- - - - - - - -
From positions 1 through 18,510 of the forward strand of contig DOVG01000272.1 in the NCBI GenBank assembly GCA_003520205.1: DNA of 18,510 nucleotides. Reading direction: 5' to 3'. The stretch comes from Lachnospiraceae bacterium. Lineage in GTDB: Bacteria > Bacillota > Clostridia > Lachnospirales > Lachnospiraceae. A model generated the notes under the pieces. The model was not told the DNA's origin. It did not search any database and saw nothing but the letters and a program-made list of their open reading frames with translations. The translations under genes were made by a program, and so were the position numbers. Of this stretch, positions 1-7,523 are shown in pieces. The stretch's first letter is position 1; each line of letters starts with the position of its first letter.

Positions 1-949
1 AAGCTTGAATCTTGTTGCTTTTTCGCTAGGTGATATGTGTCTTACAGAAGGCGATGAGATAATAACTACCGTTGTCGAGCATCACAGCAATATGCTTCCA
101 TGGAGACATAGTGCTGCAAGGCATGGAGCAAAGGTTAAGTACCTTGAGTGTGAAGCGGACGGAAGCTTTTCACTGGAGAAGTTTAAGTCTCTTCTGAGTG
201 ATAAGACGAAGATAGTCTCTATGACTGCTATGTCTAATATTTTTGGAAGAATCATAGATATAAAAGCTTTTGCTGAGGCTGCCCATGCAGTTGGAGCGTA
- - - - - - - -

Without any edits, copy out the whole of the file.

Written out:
From positions 1 through 18,510 of the forward strand of contig DOVG01000272.1 in the NCBI GenBank assembly GCA_003520205.1: DNA of 18,510 nucleotides. Reading direction: 5' to 3'. The stretch comes from Lachnospiraceae bacterium. Lineage in GTDB: Bacteria > Bacillota > Clostridia > Lachnospirales > Lachnospiraceae. A model generated the notes under the pieces. The model was not told the DNA's origin. It did not search any database and saw nothing but the letters and a program-made list of their open reading frames with translations. The translations under genes were made by a program, and so were the position numbers. Of this stretch, positions 1-7,523 are shown in pieces. The stretch's first letter is position 1; each line of letters starts with the position of its first letter.

Positions 1-949
1 AAGCTTGAATCTTGTTGCTTTTTCGCTAGGTGATATGTGTCTTACAGAAGGCGATGAGATAATAACTACCGTTGTCGAGCATCACAGCAATATGCTTCCA
101 TGGAGACATAGTGCTGCAAGGCATGGAGCAAAGGTTAAGTACCTTGAGTGTGAAGCGGACGGAAGCTTTTCACTGGAGAAGTTTAAGTCTCTTCTGAGTG
201 ATAAGACGAAGATAGTCTCTATGACTGCTATGTCTAATATTTTTGGAAGAATCATAGATATAAAAGCTTTTGCTGAGGCTGCCCATGCAGTTGGAGCGTA